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Soviet Union (former) Family and Kinship Structures
Sources: The Library of Congress Country Studies; CIA World Factbook
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    The extended family was more prevalent in Central Asia and the Caucasus than in the other sections of the country and, generally, in rural areas more than in urban areas. Deference to parental wishes regarding marriage was particularly strong in these areas, even among the Russians residing there.

    Extended families helped perpetuate traditional life-styles. The patriarchal values that accompany this life-style affected such issues as contraception, the distribution of family power, and the roles of individuals in marriage and the family. For example, traditional Uzbeks placed a higher value on their responsibilities as parents than on their own happiness as spouses and individuals. The younger and better educated Uzbeks and working women, however, were more likely to behave and think like their counterparts in the European areas of the Soviet Union, who tended to emphasize individual careers.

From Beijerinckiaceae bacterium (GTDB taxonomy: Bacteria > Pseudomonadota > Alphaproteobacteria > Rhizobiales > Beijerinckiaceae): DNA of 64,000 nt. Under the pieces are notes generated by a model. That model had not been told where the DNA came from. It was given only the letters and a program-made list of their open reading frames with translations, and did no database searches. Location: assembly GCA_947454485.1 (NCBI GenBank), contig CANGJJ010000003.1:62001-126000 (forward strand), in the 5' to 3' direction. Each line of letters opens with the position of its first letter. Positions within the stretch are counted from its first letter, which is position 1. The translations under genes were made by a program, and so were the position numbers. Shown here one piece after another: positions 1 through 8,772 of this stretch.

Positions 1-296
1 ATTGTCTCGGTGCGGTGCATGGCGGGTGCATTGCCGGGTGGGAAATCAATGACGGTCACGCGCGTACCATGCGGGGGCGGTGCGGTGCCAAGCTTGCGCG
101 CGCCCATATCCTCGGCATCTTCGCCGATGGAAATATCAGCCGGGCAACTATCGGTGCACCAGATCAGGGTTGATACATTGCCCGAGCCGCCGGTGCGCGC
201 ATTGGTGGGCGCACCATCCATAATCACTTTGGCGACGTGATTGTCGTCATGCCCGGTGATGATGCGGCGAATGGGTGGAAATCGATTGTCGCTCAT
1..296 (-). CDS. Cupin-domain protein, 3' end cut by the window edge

Extended families were not prevalent in the cities. Couples lived with parents during the first years of marriage only because of economics or the housing shortage. When children were born, the couple usually acquired a separate apartment.

    Data as of May 1989

    NOTE: The information regarding Soviet Union (former) on this page is re-published from The Library of Congress Country Studies and the CIA World Factbook. No claims are made regarding the accuracy of Soviet Union (former) Family and Kinship Structures information contained here. All suggestions for corrections of any errors about Soviet Union (former) Family and Kinship Structures should be addressed to the Library of Congress and the CIA.

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Revised 10-Nov-04
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